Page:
TCN 2019 St. Louis Cardinals Prospect #35 – Delvin Perez

photo: Delvin Perez (Brian Walton/The Cardinal Nation)

FREE article. The Cardinal Nation’s top 50 prospect countdown for 2019 continues with St. Louis’ top draft pick from 2016 who has yet to turn the corner offensively.

2018 rank Pos. DOB Ht. Wt. Bat Thw Signed Round
16 SS 12 24 98 6-3 175 R R 2016 1st

Link to Delvin Perez’ player page at The Cardinal Nation, with additional biography and history information.

Selected 2018 stats

SC 0.213 0.272 64 239 22 51 5 1 21 28 54 8 76 0.301 0.272 0.573

TCN Scouting Grade: 5, Risk: high (click here to review scales)

Staff comments (individual rankings in parentheses)

Message board community (37): Delvin Perez has now dropped three straight off-seasons in the community prospect vote from a best of #4 in the 2017 rankings to #20 last year to finishing at #37 this year. In the most recent voting, Mrperkins first raised Perez in the community rankings rather early at #10.

Mrperkins justified his early vote, comparing Perez to former prospect Oscar Mercado. Mercado looked horrible after his first two years and then turned it on and Mrperkins believes Perez could have just such a resurgence. Grenadier1 posted that Perez had a better year at State College in 2018 with fewer of the maturity issues showing up. He mentioned that Perez is still not far off from where Francisco Lindor began as a prospect, although Perez likely doesn’t have that kind of a ceiling any longer. Grenadier1 also believes that Perez will put it all together in Low-A Peoria and move back up the ladder.

Stlcard25 commented that the bat is in need of a boost, but the glove plays. Wiley was surprised by the votes for Perez, questioning why the shortstop receives a free pass for being a former steroid user and a bust. – Jeremy Byrd

Delvin Perez (State College Spikes)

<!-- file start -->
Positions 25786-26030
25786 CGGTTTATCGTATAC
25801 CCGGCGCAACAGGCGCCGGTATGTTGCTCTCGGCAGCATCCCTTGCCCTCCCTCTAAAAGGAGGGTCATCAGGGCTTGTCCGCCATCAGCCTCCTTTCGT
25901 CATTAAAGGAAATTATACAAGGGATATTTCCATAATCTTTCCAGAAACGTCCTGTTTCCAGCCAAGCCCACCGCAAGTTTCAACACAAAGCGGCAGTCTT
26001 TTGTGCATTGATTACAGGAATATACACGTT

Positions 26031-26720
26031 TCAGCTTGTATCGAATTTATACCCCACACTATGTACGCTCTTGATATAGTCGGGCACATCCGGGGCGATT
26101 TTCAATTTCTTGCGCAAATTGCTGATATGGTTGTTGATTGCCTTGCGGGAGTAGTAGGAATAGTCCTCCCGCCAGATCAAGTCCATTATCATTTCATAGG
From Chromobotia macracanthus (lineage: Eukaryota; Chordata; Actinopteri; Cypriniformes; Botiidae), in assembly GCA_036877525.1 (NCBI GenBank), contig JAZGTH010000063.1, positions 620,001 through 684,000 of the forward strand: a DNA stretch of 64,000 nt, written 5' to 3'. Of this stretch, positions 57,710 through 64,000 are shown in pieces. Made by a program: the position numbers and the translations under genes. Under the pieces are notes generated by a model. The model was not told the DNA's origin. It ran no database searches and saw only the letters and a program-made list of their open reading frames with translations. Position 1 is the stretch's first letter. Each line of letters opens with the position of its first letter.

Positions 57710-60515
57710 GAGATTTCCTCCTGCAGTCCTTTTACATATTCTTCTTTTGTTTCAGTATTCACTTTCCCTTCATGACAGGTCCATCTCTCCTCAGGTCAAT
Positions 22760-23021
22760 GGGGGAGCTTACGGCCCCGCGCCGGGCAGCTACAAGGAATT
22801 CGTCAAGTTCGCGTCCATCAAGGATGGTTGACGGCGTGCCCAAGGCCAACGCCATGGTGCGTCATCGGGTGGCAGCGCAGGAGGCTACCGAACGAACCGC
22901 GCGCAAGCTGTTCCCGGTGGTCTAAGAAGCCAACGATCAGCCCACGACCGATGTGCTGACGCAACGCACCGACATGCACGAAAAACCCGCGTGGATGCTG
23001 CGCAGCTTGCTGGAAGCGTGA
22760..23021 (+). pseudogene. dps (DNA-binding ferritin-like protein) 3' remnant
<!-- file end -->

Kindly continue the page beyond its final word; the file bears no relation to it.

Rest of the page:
Derek Shore (35): St. Louis’ 2016 first round pick started showing signs of life with the bat in 2018 at Low-A (short-season) State College.

Case in point, Cardinals President of Baseball Operations John Mozeliak said on Dan McLaughlin’s Scoops with Danny Mac podcast in the early part of the New York-Penn League season he thought Perez had finally turned the corner at the plate.

“It is definitely coming together for him.” Mozeliak said on the July 9 Monday’s with Mo podcast “Obviously, that is a challenging league, and to see him have early success is great. From his standpoint, having some confidence as he moves forward is exactly what he needs. I also think getting out of Florida – he is more refreshed and there is more of a bounce in his step.

“From an offensive standpoint, it is just great to see he is swinging it.”

But after a fast start (.709 OPS in June and .645 OPS in July), Perez slowed down considerably with the stick, finishing the season with a .157 average (17-for-108) over his final 30 games with the Spikes.

Despite the struggles, State College manager Joe Kruzel liked what he saw in his young shortstop.

“It really looks like Delvin is starting to come into his own a little bit,” Kruzel said. “His defense is excellent. He is making the routine plays and then some. He is really doing a tremendous job out there on defense. Now, his offense is starting to pick up a little bit, so that is a great sign.”